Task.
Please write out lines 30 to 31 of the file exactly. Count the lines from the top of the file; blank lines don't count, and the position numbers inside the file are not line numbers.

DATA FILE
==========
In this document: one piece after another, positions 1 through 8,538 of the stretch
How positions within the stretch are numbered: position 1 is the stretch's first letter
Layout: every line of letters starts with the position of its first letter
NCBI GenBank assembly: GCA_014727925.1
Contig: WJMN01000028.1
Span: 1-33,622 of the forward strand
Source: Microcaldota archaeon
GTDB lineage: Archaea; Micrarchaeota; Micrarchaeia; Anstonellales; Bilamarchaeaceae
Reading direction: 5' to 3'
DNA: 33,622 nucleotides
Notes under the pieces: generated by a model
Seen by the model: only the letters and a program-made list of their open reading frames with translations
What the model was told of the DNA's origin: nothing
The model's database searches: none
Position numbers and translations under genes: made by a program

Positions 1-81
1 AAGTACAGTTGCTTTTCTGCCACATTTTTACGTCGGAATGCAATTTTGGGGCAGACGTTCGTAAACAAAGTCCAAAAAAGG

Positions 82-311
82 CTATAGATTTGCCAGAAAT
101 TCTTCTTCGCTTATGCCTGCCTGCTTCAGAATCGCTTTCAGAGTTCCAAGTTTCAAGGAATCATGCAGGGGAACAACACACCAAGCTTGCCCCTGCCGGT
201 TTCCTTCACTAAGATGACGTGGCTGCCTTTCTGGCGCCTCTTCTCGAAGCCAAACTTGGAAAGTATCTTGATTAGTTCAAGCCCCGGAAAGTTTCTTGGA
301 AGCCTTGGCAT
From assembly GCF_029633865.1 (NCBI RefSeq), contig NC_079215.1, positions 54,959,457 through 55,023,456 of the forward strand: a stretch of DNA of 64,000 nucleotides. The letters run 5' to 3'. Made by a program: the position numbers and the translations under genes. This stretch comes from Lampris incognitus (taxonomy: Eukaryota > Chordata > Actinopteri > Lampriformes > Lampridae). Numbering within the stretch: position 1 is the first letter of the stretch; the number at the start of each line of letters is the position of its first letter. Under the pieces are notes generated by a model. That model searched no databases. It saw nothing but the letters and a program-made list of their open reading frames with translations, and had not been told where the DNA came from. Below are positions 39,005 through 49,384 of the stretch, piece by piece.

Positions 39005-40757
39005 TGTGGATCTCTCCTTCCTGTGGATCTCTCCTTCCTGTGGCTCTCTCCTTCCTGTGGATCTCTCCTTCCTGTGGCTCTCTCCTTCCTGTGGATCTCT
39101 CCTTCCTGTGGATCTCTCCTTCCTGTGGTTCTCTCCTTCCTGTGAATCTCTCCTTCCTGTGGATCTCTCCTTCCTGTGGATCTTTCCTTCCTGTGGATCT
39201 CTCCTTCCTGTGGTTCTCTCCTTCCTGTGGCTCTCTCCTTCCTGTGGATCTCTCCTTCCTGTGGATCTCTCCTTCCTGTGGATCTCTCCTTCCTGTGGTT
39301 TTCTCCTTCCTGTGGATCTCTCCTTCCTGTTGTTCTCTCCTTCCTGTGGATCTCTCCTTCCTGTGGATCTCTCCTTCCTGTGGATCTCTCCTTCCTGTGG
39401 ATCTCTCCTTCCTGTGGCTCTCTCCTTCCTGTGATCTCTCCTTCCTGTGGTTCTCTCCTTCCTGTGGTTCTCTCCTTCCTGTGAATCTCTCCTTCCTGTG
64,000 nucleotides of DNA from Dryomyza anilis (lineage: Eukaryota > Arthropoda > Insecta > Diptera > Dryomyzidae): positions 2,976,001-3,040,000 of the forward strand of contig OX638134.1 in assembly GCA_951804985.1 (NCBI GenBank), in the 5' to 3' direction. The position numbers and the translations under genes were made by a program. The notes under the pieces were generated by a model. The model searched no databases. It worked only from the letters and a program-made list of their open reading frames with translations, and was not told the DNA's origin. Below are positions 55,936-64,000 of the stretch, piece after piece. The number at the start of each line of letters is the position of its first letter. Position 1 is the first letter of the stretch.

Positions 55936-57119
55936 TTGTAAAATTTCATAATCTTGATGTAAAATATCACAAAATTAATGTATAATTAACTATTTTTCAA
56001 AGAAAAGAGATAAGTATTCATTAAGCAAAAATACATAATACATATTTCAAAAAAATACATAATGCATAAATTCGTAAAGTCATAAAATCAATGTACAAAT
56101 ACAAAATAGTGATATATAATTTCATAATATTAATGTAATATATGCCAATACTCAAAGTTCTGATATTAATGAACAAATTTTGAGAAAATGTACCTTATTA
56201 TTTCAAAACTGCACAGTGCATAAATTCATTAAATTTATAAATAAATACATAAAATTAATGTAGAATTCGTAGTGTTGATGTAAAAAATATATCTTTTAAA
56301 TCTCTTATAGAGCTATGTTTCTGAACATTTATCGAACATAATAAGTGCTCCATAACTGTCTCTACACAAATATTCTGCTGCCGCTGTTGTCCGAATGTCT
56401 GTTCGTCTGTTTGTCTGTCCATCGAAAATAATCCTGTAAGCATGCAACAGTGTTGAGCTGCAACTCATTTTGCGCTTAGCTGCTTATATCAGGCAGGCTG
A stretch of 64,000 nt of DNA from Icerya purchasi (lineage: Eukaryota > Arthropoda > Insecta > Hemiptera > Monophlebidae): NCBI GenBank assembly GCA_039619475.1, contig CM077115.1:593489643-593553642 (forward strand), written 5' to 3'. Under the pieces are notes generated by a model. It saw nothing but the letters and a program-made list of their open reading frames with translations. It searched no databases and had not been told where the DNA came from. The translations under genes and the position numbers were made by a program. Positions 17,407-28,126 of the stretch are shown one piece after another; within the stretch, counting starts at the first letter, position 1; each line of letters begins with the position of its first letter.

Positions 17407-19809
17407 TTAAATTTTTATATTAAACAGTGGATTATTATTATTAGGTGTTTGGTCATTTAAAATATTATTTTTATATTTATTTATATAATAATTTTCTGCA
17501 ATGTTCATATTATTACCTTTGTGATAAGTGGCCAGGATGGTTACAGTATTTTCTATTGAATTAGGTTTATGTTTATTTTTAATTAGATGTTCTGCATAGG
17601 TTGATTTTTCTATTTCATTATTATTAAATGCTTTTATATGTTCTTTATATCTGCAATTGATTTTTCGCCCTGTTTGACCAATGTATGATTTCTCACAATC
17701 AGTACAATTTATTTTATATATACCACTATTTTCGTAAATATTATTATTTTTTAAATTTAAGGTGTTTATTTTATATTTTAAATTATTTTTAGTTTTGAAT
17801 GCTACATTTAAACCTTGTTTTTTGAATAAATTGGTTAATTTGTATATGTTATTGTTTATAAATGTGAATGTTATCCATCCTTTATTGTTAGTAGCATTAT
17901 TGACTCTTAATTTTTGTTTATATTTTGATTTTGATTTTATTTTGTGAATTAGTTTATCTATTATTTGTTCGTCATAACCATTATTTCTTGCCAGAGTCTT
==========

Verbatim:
64,000 nucleotides of DNA from Dryomyza anilis (lineage: Eukaryota > Arthropoda > Insecta > Diptera > Dryomyzidae): positions 2,976,001-3,040,000 of the forward strand of contig OX638134.1 in assembly GCA_951804985.1 (NCBI GenBank), in the 5' to 3' direction. The position numbers and the translations under genes were made by a program. The notes under the pieces were generated by a model. The model searched no databases. It worked only from the letters and a program-made list of their open reading frames with translations, and was not told the DNA's origin. Below are positions 55,936-64,000 of the stretch, piece after piece. The number at the start of each line of letters is the position of its first letter. Position 1 is the first letter of the stretch.

Positions 55936-57119